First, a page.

I no longer expect people to be perfect. But I have learned that who I was prior to doing anything HUGELY wrong was a hypocrit - I acted the part of the dutiful Christian girl, but did I really think I was in need of a savior? Of course I did...but I didn't think I had done much to need a whole lot of forgiving. And that simply wasn't true. If someone like who I was in my youth could've grown up to do the kind of things I grew up to do, how good was I REALLY?

Anakin Niceguy said...

Christina,

I am not going to judge you or paint a scarlet A on your t-shirt. I've had to grovel before God myself like the prodigal wretch that I was. Time will tell if your repentance is real. Time will tell if men can trust you.

I will say this Christina: I wonder if all the women and men who shout, "Aw. Give bad girls a chance! Men should forgive. Remember Hosea and Gomer!" would be so forgiving if they found out the youth pastor slept with one of teens in the church. Oh no! They would have his head. Or if they forgave him, he wouldn't get hired again anywhere. The same for the pastor that has an affair. Banish him! He can't get hired anywhere! I don't hear about second chances for these guys. The whole "Hosea-Gomer forgiveness shtick" has worn thin. So many "Christian" women who want grace extended to the erring members of their gender seem to say nothing when the lynch mob comes for the guy who fondled the wrong lady.

Christina said...

Anakin,

For people in leadership, I don't think they should be in leadership anymore for those kinds of actions.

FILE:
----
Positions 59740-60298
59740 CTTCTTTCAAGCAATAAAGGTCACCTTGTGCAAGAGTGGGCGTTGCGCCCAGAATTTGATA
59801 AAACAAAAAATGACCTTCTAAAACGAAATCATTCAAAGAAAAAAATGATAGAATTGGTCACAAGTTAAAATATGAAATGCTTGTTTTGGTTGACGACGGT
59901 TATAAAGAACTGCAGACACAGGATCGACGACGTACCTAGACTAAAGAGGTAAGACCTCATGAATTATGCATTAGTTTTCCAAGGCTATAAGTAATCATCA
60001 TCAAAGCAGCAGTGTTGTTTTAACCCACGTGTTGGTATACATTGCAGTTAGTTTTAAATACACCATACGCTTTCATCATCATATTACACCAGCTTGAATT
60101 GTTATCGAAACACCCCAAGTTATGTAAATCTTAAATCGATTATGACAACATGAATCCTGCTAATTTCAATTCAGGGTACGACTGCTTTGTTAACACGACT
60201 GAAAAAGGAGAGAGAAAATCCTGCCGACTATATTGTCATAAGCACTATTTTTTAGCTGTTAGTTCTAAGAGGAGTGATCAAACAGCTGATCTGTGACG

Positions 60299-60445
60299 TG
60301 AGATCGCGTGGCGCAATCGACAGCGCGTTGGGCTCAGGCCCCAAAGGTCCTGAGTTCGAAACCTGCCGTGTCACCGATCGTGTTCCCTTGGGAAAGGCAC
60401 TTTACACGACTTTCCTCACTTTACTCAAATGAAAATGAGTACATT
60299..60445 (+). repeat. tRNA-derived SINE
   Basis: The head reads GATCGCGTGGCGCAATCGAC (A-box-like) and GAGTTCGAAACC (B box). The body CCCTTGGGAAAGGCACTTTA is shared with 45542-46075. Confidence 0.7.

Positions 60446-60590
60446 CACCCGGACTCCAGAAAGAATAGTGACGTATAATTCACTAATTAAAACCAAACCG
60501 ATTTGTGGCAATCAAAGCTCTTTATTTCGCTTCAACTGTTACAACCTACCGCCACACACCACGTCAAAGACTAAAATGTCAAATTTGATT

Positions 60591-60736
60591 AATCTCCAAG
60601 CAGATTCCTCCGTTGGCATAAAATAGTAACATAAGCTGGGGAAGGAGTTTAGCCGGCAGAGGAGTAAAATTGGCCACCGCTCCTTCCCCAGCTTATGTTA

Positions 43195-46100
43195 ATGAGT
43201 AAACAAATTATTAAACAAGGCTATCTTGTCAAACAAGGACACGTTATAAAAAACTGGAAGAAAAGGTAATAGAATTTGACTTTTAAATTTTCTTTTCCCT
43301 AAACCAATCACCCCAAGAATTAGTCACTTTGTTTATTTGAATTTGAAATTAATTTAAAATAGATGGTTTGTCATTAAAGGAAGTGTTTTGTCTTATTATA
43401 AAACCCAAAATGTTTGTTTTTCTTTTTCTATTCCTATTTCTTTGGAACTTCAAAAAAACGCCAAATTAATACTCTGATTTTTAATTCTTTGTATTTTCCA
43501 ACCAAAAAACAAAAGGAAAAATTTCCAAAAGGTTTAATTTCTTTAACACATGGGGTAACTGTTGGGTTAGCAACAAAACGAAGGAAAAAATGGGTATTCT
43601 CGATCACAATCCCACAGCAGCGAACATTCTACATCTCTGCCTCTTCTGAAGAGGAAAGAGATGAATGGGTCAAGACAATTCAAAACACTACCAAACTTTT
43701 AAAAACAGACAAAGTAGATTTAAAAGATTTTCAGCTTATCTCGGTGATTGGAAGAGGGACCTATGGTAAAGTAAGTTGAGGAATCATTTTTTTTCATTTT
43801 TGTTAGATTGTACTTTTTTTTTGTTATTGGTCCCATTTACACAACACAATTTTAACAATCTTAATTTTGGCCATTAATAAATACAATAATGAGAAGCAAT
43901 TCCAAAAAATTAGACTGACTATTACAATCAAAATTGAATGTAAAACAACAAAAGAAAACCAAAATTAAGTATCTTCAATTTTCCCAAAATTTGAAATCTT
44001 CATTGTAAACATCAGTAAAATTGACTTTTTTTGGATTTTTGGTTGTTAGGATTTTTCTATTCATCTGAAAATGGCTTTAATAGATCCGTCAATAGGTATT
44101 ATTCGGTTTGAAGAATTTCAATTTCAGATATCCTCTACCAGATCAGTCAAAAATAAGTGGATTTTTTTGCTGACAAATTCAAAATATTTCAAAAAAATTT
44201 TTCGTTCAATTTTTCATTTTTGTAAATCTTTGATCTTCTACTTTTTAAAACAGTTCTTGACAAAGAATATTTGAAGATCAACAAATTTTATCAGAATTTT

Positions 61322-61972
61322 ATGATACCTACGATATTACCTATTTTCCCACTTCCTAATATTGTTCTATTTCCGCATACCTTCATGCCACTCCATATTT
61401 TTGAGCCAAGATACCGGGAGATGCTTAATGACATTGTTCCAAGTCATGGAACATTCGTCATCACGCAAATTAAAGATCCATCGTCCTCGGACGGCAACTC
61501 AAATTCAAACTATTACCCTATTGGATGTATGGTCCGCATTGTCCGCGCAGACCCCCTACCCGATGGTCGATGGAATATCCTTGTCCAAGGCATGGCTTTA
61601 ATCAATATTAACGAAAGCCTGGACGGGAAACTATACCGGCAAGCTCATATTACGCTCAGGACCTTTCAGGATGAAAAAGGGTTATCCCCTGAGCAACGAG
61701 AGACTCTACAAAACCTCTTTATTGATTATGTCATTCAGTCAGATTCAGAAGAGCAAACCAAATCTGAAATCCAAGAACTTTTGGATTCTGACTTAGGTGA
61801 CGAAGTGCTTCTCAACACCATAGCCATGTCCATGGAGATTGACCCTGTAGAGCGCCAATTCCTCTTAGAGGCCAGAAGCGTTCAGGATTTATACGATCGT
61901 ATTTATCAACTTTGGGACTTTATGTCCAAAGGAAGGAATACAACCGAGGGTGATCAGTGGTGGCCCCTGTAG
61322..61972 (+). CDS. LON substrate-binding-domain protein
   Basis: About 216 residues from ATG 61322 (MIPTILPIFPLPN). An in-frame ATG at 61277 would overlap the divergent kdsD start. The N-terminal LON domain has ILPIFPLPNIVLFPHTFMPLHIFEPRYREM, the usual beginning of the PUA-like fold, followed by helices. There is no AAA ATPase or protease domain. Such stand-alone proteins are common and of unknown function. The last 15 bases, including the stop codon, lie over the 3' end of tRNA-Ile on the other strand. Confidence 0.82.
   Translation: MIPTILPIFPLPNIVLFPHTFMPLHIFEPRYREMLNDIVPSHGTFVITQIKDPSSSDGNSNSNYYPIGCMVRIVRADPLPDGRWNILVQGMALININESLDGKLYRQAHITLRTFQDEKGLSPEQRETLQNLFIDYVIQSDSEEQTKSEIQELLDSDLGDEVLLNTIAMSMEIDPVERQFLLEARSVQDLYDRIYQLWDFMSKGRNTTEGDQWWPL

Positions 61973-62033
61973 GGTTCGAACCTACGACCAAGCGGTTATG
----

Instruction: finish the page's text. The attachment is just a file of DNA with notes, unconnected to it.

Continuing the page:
At least for a long long time.

I think the Bible is pretty clear about "husbands of only one wife" and being able to manage your own household before you shepherd his people.

Those people you describe tend to be the ones that haven't been forgiven much. I was one of them =p (though I never had to actually forgive one such leader). Those that actually know and have grappled with their own depravity and the mercy extended to them don't usually behave in such a way.

That pastor and youth pastor, though? Though I don't think they should continue in leadership roles in the church - I think that we exercise prudence in removing them from leadership and exercise prudence in pointing out that what they did is wrong - forgiving them as Christ forgives them is what we are called to do and painting them with a letter 'A' is vastly different from exercising proper action against an offense. Kinda like me not being given the responsibility of baby-sitting my siblings after I put my hand through a window while baby-sitting. My parents don't lord it over me or constantly accuse me of it (they think it more funny now...), they did exercise prudence in removing me from that role for a long while.